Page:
'What happened to the fastest bike?'
'That would be my ride.'
'He's not here for a bike,' said Nico.
'Then why is he here?'
Pete Bennett answered the question himself. 'I'm looking for a room.'
'Tomas's room,' added Nico.
Tomas was the grizzled old charter helicopter pilot who had first claim on the bedsit at the back of her grandparents' cottage whenever his customers elected to overnight on the island. 'Tomas's helicopter landed first thing this morning and hasn't left yet,' she countered. She knew this on account of her close personal relationship with the sky. 'What happens if he wants to stay over?'
Tomas is in hospital with his leg broken in two places,' said Pete. 'I'm filling in for him for a time.'
'Oh.' Serena felt a slow smile begin to spread across her face again, she couldn't help it. 'You really can fly. As in forty-five minutes to Athens. Five hours to Rome. I'm very impressed. Why didn't you say so earlier?'
'I did,' he said, and to Nico, 'How long has she been here?'
'Too long.' Nico eyed her narrowly. And she doesn't always stay in the shade.'
Pete Bennett's lips twitched and Serena favoured both men with a narrow eyed glare of her own. 'The shade is the size of a postage stamp. This island is the size of an envelope. You sit here for five months solid and see how well you cope.'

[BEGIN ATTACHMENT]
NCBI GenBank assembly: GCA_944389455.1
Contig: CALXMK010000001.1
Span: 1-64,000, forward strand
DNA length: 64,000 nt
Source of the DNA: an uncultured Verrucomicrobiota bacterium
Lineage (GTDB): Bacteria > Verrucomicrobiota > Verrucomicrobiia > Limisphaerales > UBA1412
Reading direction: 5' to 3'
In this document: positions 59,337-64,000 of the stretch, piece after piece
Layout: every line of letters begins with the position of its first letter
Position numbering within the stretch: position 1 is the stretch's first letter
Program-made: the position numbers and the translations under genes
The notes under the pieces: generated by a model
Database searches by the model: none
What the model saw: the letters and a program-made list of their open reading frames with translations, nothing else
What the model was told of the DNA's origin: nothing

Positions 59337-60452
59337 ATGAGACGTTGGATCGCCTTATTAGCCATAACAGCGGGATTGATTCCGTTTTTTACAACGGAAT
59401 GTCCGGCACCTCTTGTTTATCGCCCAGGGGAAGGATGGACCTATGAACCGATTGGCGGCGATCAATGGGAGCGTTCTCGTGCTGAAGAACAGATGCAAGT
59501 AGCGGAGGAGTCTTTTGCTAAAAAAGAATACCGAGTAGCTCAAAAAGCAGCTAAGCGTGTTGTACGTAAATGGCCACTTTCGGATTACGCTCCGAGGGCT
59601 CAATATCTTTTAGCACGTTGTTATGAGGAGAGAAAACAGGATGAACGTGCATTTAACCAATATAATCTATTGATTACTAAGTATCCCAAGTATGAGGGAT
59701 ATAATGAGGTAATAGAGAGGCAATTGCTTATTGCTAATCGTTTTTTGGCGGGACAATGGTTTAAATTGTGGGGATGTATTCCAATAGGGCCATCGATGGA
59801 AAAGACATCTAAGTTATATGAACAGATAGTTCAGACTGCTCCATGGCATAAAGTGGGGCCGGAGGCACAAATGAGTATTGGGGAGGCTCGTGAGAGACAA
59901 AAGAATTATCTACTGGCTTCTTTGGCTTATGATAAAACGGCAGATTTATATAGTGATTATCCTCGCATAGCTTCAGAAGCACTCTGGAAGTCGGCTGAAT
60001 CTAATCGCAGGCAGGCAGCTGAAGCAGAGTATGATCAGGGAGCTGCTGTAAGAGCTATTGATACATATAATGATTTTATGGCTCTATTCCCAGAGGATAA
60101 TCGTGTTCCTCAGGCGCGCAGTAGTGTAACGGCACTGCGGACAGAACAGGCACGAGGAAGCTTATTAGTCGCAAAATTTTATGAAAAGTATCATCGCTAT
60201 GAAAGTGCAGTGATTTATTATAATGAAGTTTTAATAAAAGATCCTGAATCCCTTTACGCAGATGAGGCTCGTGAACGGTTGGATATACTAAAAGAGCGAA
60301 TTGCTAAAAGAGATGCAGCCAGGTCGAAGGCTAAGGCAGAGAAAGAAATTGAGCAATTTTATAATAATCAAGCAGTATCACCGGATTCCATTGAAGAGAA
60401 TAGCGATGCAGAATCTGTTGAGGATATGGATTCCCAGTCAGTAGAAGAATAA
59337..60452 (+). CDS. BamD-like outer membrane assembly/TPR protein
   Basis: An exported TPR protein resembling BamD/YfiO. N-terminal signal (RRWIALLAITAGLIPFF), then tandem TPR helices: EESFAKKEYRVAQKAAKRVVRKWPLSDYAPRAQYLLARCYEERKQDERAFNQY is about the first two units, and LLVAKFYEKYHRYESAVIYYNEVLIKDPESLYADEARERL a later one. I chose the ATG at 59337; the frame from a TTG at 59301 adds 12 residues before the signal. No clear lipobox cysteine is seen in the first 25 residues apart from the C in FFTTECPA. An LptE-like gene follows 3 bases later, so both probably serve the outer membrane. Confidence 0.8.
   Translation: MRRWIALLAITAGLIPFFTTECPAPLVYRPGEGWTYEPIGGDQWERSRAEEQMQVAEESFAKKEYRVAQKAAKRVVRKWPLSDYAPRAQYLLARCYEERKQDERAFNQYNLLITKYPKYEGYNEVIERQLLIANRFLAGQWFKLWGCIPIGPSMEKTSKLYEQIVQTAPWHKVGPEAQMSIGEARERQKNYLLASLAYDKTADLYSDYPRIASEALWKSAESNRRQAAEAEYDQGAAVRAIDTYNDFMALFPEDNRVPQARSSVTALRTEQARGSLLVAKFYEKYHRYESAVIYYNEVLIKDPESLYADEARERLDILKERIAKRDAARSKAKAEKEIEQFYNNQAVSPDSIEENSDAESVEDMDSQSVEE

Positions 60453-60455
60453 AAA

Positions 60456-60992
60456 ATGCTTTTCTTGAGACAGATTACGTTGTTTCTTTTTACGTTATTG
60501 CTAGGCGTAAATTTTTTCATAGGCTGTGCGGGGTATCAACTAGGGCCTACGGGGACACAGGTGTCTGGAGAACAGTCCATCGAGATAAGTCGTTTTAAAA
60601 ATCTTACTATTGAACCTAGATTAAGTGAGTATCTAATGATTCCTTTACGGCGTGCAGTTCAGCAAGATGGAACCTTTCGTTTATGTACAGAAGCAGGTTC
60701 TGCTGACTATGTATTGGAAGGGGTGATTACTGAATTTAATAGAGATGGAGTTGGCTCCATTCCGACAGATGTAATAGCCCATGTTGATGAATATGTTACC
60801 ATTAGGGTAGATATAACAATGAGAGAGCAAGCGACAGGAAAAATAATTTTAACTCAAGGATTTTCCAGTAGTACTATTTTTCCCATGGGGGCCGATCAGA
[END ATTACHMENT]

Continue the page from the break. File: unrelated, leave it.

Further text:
'I offered to swap,' said Nico. 'I offered to mix it up. A day on the boat here and there, but no ' He shook his head sadly. 'The daughter of a Melbourne fishmonger with family holdings that include three trawlers, six seafood outlets, and two restaurants, and she doesn't like fish.'
'You don't eat fish?' asked Pete Bennett.
'Wash your mouth out,' she said. 'I just don't like catching and preparing fish, that's all. Gutting them, scaling them, boning them, that sort of thing. Nothing wrong with eating them. We do a lot of that around here.' But back to business. 'So you want the same deal as Tomas?'
'That's the plan,' he said. 'If it's all right by you, that is. Nico wanted to run it past you before he agreed.'
'Fine by me.' Serena slid her cousin a sideways glance. 'You didn't need to ask.'
'He's younger than Tomas,' said Nico with a shrug.
'And single,' said Nico.
Serena felt her lips tilt. The good news just kept coming.
'Might set tongues wagging, what with the grandparents away and me leaving for work so early in the mornings,' said Nico next.